Scottish Government becomes first Living Hours administration in UK
The Scottish Government is the first national administration in the UK to become a Living Hours employer.
It means all staff employed by the government are guaranteed a minimum 16 hours of work a week, paid at at least £12 per hour.
The announcement was made by economy secretary Neil Gray at the start of Living Wage Week.
He said: “This is a very welcome recognition of the Scottish Government’s commitment to and promotion of fair work principles. No one should be working in an insecure, unstable job and not be paid the real Living Wage.”
The Living Hours scheme aims to ensure employees have secure and stable work. It sits alongside the wider Living Wage programme and is voluntary.
To be eligible, firms must offer at least 16 hours paid work a week (unless the employee requests less), and must also provide four weeks' notice for staff rotas. If shifts are cancelled within that four week period, staff must still receive pay as though they would have worked.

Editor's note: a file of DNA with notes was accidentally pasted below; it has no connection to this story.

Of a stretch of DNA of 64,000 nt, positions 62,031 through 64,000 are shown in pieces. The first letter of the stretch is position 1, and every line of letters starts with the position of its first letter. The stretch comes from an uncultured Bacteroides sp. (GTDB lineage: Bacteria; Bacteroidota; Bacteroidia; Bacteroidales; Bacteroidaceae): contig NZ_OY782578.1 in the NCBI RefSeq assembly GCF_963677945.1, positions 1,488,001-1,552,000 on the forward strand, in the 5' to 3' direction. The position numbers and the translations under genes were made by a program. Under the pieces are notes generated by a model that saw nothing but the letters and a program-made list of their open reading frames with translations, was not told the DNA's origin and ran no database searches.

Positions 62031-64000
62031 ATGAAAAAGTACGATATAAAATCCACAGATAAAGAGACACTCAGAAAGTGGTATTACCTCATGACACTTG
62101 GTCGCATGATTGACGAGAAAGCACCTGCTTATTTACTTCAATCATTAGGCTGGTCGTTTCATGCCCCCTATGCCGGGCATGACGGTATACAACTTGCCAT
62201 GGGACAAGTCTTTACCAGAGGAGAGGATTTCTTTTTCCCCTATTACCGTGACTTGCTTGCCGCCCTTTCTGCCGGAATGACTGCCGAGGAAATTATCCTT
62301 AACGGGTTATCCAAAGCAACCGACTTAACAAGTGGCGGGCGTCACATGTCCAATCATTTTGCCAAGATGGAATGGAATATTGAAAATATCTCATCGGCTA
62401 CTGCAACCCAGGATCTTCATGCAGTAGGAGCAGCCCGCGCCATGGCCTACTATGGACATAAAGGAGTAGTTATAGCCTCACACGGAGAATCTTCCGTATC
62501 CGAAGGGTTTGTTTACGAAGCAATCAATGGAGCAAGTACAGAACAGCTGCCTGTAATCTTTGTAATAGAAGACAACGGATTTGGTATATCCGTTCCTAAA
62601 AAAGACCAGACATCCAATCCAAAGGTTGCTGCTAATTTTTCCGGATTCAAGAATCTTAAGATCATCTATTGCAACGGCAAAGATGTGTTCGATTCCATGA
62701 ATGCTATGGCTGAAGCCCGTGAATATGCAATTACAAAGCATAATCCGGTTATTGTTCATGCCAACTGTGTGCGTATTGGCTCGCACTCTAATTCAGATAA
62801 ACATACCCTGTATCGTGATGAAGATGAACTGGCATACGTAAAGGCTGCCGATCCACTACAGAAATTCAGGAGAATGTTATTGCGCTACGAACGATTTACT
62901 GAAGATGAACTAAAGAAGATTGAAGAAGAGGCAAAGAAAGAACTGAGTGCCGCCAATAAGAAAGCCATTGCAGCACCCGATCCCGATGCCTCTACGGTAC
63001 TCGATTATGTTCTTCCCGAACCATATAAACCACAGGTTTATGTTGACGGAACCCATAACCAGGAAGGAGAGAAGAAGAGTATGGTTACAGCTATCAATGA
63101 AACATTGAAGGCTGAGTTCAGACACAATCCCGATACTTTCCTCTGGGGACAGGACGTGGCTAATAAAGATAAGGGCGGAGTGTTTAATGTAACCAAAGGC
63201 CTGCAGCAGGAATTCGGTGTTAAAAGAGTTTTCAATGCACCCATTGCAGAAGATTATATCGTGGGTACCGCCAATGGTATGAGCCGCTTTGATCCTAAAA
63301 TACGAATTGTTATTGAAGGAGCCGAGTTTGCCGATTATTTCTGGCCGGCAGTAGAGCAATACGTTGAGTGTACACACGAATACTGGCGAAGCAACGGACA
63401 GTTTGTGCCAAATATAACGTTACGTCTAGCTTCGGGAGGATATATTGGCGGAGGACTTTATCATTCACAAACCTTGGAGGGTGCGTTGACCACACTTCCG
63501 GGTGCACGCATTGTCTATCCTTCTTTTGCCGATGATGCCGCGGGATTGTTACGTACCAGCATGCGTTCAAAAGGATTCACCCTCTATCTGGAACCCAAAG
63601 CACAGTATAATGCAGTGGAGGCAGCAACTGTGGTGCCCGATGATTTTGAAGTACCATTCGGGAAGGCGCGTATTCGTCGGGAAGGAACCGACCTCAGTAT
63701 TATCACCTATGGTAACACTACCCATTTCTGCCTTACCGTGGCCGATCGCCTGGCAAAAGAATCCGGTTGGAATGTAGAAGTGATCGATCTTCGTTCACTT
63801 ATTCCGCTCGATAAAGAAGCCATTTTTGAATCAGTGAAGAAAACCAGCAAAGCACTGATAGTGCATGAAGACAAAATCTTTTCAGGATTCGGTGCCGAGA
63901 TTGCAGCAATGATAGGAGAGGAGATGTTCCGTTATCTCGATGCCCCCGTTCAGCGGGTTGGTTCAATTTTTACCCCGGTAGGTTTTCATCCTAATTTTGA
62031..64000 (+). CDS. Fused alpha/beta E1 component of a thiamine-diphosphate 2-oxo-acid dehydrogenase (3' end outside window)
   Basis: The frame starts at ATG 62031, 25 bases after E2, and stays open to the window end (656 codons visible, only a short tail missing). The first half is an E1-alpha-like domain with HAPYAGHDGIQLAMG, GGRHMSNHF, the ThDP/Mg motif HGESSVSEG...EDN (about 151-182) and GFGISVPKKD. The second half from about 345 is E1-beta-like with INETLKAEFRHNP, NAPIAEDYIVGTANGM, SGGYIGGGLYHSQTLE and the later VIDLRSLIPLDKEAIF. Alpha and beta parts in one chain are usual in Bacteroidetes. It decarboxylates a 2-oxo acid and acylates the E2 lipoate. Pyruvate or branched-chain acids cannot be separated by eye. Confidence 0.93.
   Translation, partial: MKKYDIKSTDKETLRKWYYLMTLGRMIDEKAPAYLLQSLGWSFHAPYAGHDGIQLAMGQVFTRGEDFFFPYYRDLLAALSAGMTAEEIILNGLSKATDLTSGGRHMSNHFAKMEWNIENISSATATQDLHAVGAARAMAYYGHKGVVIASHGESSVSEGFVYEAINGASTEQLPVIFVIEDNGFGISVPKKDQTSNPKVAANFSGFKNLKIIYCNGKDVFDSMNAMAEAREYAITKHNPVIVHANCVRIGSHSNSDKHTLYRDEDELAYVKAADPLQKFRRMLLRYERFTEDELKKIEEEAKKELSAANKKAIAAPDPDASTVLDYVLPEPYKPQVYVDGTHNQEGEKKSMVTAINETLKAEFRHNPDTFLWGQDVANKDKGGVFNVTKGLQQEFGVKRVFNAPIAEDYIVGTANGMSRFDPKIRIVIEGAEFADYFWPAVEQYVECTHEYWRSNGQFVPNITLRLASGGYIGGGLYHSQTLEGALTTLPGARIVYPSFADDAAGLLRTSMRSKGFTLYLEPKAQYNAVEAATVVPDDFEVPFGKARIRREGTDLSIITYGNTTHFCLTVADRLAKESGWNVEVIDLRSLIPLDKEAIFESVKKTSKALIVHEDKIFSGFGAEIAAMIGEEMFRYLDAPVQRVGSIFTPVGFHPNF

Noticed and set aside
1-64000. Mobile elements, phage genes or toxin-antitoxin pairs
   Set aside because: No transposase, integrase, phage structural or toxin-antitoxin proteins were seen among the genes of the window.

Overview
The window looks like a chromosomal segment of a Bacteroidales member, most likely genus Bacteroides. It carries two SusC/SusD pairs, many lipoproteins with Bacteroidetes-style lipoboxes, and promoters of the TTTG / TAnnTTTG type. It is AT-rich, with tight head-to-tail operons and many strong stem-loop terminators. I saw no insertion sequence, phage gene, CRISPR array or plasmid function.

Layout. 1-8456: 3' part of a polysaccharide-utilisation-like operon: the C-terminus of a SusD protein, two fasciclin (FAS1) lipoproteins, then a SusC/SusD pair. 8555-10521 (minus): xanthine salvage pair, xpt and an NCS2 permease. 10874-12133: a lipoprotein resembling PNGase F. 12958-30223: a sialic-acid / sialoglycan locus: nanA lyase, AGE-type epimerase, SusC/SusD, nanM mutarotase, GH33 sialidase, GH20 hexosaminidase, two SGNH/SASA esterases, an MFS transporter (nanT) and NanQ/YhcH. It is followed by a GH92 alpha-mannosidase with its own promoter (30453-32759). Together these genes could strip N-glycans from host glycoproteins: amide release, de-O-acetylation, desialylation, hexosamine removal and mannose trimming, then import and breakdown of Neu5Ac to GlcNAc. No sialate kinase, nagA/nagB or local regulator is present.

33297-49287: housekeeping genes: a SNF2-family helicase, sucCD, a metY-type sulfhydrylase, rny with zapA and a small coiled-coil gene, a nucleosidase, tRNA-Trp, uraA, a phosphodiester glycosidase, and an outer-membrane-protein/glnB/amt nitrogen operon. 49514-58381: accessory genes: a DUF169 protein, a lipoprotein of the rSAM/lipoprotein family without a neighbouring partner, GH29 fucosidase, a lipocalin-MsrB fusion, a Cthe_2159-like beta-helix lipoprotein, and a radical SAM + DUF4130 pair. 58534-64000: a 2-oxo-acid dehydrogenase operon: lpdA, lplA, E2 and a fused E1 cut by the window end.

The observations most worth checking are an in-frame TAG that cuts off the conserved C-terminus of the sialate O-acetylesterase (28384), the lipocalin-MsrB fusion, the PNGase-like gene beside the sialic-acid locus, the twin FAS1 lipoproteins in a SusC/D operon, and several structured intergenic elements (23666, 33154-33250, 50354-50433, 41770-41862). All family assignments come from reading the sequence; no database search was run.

The Scottish Government has been a Living Wage employer since 2015.
More than 3,400 firms in Scotland are accredited as Living Wage employers, a status awarded by Living Wage Scotland.
Living Wage Scotland was established in 2014 and is funded by the Scottish Government.
The real Living Wage is set by the Living Wage Foundation each year, with the rate calculated by the Resolution Foundation.
At £12, it is £1.58 more per hour than the UK Government-set national living wage (for those age 23 and older) and £1.82 per hour more than the minimum wage.